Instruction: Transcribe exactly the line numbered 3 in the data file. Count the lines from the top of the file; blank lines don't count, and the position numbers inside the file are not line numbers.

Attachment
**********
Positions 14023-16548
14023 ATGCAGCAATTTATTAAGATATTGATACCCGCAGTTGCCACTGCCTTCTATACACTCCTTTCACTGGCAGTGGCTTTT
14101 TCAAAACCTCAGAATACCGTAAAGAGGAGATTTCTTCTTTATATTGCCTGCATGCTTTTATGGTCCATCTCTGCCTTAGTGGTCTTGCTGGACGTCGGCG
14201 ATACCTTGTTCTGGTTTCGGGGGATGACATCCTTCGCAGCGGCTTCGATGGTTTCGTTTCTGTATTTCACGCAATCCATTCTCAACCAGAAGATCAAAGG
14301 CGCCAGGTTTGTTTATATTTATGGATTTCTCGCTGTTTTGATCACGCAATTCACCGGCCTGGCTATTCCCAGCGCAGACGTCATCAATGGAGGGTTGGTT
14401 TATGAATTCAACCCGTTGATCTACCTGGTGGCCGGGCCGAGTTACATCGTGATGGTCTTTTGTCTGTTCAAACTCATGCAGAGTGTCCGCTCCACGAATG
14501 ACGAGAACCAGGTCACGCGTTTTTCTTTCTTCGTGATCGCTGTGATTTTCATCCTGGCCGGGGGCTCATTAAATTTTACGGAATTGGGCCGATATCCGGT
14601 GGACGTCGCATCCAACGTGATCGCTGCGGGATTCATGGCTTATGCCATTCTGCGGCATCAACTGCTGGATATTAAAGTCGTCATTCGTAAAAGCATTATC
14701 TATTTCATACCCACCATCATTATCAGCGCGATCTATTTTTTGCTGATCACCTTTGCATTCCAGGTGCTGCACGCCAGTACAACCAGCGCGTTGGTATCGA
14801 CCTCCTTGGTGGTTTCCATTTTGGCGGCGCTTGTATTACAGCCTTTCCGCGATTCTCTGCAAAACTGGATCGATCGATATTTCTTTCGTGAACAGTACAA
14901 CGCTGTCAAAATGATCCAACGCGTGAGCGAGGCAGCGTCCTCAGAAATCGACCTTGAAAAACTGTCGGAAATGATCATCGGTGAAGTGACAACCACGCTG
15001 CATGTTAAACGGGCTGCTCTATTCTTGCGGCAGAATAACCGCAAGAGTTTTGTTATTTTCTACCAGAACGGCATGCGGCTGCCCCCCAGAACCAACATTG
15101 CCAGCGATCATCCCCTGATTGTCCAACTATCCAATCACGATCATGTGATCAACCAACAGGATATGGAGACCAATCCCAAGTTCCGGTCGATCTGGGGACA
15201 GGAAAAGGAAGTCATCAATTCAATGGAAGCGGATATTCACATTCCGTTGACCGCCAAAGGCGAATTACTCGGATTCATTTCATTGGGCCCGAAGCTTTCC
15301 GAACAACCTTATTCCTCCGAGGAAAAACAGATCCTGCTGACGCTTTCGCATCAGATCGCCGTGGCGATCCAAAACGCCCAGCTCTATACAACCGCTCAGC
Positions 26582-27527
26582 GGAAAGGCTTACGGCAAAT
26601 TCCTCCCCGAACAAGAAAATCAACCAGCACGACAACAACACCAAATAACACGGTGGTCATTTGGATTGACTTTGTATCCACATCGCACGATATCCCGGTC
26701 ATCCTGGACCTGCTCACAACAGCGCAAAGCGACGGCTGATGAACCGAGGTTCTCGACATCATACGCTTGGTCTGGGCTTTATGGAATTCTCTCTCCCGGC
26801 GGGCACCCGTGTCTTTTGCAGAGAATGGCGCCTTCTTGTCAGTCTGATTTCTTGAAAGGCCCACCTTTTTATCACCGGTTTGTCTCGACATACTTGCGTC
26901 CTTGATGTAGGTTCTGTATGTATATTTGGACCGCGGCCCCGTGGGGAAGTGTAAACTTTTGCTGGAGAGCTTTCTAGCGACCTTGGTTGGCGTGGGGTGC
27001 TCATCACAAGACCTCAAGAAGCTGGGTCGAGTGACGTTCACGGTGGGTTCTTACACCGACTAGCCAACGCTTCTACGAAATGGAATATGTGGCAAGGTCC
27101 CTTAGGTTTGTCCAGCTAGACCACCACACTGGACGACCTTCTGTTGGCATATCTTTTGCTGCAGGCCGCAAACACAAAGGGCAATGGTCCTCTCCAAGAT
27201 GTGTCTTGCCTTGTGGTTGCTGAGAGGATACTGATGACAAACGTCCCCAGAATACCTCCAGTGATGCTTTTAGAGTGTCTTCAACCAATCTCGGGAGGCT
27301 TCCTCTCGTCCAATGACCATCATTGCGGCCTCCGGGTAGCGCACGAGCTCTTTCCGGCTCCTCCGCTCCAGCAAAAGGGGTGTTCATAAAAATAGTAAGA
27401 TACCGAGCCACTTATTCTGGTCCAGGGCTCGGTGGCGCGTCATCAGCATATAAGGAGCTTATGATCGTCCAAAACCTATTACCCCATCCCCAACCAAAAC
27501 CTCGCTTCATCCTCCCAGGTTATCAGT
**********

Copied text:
14101 TCAAAACCTCAGAATACCGTAAAGAGGAGATTTCTTCTTTATATTGCCTGCATGCTTTTATGGTCCATCTCTGCCTTAGTGGTCTTGCTGGACGTCGGCG